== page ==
This page provides information to support educators and families when teaching K-3 students about conflict resolution. It is designed to complement the Conflict Resolution topic on BrainPOP Jr.   

Ask students to discuss a time they disagreed or had an argument with someone, such as with a friend, teammate, or sibling. Ask what the disagreement was about and how it made them feel. Then ask how they resolved, or fixed it. Explain that arguments,or conflicts, happen — we all have them sometimes — and that’s okay, but it is important to know how to solve conflicts and work together to prevent them from happening again.

Review with students the three steps for solving a conflict:  

  1. Calm down
  2. Share your feelings
  3. Choose a solution.

Recognize that calming down can be tough, but explain that taking deep breaths and counting to 10 slowly can help people relax and think before they act. Exercise is also a good way to calm down, as is writing down feelings.

After calming down, it’s important to share feelings. Prompts such as the following can help with this:   “I feel ______ when you _________ because _____. So what I would like is _______.” Teach children that discussion means they not only talk, but listen to what the other person has to say.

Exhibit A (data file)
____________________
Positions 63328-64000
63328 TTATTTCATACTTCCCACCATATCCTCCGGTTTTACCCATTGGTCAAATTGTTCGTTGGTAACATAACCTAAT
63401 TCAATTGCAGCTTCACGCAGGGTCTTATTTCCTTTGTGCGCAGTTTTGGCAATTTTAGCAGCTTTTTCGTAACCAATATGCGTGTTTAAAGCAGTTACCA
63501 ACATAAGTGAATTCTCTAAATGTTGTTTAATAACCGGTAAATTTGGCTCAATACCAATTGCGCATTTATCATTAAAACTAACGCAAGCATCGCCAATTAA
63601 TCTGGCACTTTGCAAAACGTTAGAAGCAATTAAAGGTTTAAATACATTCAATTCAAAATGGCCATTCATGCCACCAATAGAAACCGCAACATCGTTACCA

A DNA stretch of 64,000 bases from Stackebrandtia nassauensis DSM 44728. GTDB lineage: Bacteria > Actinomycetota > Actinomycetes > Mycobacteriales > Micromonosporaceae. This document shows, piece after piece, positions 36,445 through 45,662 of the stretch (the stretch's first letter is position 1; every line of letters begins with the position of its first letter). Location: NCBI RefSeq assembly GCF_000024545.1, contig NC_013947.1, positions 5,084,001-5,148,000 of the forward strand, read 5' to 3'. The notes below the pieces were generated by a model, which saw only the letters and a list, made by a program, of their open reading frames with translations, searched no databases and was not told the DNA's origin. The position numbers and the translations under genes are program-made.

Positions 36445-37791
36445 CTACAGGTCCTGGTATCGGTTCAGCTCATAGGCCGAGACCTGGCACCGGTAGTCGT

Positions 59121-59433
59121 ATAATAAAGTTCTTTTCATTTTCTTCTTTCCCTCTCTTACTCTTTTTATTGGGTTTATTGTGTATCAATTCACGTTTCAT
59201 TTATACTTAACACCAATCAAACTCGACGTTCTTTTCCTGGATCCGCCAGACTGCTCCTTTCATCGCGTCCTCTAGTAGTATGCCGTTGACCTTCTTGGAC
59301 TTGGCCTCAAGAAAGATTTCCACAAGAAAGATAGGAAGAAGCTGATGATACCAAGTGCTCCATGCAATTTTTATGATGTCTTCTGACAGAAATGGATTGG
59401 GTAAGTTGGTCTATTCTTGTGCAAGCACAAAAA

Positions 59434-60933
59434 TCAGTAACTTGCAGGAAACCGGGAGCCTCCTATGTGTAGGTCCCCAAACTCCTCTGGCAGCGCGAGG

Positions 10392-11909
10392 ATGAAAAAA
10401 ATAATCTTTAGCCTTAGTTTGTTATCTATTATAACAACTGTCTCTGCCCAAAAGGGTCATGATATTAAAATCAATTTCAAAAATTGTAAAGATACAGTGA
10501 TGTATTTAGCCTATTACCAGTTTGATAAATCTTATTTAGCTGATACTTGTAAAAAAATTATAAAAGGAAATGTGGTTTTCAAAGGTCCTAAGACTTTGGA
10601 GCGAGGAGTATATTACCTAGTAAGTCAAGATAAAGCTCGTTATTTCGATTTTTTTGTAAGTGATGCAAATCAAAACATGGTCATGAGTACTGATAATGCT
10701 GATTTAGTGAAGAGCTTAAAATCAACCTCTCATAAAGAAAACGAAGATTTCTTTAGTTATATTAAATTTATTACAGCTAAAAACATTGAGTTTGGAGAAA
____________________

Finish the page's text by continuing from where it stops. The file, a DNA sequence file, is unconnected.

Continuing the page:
Discussion often leads to finding a solution. Sometimes the solution is compromising on something. Have students share examples of times they made a compromise. What was the compromise and did it resolve the conflict?

Acknowledge that sometimes it is hard to resolve a conflict, especially if one or both people won’t compromise or are too angry to compromise. Remind students that it’s normal to feel angry, but anger passes sooner if it’s discussed. BrainPOP Jr.’s Anger topic has great ideas on managing anger.

Discuss with children that if they aren’t able to resolve a conflict on the first attempt, they should try the three steps again. If the second attempt doesn’t work, then they should ask a mediator for help. Remind students that a mediator is someone who helps solve conflicts. A parent, teacher, or a friend not involved with the conflict could help mediate the problem. However, discuss with children why it’s best if they can resolve their own conflicts. Inform them that developing the skill of conflict resolution means they’re learning to rely on themselves. By arming children with confidence in conflict resolution skills, you are helping them develop healthy relationships and supporting their well-being.